Two locations in the Afghan capital have been struck by explosions and armed fighters. The Taliban have claimed responsibility for the attacks that are seen as the beginning of a spring offensive.
At least one person has been killed and 35 injured in two attacks in Kabul on Wednesday.
A bomb hidden in a car caused a massive blast near the headquarters of the local police and a military academy in the western part of the city. According to the AP news agency, a suicide bomber triggered the explosion. Immediately following the explosion, a gunbattle between security forces and an unknown number of armed fighters reportedly broke out nearby.
Shortly after the first explosion, a suicide bomber triggered a second explosion while trying to enter the office of the Afghan secret service NDS in eastern Kabul.
Government spokeswoman Najibullah Danish confirmed that there had been two attacks. She told the AFP news agency that there were "casualties from the first attack and we also have reports of gunfights, but at this stage we cannot confirm whether it is a complex attack."
A Taliban spokesperson claimed responsibility for both attacks.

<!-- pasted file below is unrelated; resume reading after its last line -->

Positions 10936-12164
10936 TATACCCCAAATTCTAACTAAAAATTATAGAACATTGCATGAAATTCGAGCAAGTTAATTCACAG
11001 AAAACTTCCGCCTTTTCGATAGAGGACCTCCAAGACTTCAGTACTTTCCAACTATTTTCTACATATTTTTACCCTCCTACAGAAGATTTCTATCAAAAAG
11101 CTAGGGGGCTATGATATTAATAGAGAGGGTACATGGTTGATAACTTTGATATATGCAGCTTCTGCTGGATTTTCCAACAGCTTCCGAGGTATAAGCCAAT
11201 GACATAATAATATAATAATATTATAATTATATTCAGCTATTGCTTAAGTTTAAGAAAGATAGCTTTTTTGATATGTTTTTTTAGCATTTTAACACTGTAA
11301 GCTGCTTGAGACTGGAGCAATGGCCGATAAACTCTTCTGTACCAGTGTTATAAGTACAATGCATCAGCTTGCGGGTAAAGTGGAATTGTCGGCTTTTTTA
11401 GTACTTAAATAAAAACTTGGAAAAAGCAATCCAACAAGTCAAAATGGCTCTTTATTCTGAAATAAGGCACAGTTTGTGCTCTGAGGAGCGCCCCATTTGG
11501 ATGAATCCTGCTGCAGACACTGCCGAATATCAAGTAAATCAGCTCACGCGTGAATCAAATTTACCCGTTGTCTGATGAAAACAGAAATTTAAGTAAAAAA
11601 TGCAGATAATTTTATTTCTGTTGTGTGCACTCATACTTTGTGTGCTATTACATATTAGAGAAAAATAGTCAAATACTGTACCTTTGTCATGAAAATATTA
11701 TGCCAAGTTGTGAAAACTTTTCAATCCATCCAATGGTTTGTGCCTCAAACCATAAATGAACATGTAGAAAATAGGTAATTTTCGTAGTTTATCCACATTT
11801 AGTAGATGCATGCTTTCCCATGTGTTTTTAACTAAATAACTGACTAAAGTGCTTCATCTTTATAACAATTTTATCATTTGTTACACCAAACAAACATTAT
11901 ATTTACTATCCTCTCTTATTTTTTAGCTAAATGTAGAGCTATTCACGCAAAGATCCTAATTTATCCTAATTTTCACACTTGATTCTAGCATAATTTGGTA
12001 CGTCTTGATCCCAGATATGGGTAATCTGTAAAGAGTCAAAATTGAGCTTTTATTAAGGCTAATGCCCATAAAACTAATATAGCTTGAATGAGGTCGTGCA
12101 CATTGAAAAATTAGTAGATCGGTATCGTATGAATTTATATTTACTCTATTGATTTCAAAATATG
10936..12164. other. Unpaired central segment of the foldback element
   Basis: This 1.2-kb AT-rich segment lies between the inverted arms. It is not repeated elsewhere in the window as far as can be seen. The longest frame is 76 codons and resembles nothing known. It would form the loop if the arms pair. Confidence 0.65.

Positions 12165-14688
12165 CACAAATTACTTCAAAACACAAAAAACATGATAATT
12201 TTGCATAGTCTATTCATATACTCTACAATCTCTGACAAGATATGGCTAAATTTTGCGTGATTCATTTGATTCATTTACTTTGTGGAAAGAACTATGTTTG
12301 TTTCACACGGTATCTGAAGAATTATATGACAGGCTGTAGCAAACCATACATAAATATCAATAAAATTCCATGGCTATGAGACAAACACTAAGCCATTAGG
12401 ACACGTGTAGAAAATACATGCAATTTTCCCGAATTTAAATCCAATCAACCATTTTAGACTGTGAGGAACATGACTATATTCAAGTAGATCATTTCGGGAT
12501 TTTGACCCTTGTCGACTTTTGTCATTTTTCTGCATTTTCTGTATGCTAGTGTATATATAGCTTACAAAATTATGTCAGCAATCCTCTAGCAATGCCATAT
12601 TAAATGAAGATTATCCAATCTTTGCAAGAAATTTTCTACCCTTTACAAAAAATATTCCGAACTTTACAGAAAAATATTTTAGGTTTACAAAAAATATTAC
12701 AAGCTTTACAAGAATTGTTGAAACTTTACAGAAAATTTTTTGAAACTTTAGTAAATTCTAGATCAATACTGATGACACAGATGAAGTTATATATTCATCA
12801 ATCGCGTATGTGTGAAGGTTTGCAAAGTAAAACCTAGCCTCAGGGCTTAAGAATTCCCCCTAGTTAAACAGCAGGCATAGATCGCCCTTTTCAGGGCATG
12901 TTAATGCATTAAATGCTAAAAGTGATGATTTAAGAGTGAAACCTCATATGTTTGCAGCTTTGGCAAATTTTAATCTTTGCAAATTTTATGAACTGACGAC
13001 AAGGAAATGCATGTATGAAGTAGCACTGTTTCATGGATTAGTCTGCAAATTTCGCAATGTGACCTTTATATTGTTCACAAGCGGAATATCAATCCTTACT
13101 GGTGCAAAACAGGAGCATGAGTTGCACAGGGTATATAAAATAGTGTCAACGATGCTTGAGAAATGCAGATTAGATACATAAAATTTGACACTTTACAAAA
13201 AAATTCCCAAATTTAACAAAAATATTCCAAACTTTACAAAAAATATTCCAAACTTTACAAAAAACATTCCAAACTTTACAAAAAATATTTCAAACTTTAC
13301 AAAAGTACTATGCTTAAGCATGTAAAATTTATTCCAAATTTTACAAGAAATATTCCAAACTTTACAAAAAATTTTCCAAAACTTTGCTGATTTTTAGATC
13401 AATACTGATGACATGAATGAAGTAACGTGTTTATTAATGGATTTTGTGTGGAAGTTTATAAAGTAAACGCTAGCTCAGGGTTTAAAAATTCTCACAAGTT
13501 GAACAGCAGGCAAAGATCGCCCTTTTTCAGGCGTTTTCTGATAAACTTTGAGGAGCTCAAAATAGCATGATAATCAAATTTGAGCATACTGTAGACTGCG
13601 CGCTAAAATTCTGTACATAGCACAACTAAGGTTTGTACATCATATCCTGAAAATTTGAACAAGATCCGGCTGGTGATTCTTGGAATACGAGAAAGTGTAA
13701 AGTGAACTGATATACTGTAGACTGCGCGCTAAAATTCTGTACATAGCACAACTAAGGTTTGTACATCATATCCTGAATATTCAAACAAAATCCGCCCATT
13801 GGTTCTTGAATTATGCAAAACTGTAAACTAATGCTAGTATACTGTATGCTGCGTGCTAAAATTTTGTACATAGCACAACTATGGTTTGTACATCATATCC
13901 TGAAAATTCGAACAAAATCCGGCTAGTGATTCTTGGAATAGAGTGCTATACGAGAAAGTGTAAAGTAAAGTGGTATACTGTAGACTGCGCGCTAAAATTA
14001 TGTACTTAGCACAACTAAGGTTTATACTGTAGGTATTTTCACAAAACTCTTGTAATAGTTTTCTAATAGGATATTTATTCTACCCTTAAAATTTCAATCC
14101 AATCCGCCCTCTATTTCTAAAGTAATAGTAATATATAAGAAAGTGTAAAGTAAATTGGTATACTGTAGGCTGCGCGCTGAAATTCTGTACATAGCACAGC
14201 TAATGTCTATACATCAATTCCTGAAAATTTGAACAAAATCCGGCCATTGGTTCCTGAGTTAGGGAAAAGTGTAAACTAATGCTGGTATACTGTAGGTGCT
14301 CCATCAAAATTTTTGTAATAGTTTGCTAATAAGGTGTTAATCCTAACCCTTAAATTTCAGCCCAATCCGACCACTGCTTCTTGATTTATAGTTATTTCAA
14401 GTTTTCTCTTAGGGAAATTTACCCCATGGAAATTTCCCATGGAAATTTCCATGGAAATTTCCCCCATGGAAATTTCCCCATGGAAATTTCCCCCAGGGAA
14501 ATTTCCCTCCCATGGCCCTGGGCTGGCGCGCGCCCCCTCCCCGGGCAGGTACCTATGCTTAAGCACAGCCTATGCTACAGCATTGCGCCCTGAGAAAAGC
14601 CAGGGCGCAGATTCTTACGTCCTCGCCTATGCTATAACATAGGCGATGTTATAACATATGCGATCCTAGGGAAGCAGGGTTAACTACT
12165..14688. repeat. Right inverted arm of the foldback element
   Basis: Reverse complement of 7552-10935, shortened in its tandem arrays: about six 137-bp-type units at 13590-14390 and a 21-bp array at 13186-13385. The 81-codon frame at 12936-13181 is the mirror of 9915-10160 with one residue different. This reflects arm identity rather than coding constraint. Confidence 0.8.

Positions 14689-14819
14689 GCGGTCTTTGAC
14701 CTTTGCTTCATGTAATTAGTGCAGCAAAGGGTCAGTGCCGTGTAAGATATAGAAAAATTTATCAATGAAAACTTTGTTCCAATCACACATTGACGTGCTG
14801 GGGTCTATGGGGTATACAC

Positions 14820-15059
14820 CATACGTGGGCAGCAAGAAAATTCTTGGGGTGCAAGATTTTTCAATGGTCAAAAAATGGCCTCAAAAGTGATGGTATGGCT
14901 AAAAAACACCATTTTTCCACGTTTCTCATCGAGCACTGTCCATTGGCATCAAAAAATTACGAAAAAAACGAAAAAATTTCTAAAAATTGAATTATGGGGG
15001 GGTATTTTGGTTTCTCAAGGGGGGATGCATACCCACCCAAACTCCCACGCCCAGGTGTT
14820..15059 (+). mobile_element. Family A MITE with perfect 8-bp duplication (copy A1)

The twin attacks in Kabul could mark the beginning of a Taliban spring offensive. The radical Islamists - who are seeking to reimpose Islamic law after they were ousted from power in 2001 - have in the last few years decreased their activities in the winter months only to ramp up attacks at the beginning of spring. Observers worry that the relatively high number of Taliban attacks in recent months could indicate that the Taliban are gaining strength and that a particularly vicious spring offensive is to be expected.
In January, the Taliban attacked the parliament in Kabul with several bombs, killing over 30 people.
Since the NATO-led coalition ended its combat mission in 2014, Afghani troops have been struggling against a Taliban insurgency. Though Kabul controls the main provincial centers, less than 60 percent of the country are currently under the control of the government.
Though the Taliban are the by far most influential militant Islamist group in Afghanistan, they are not the only ones threatening security. Last month, the Islamic State claimed responsibility for a suicide bomber killed at least 20 people outside the Supreme Court in Kabul.
mb/sms (AFP, AP, dpa, Reuters)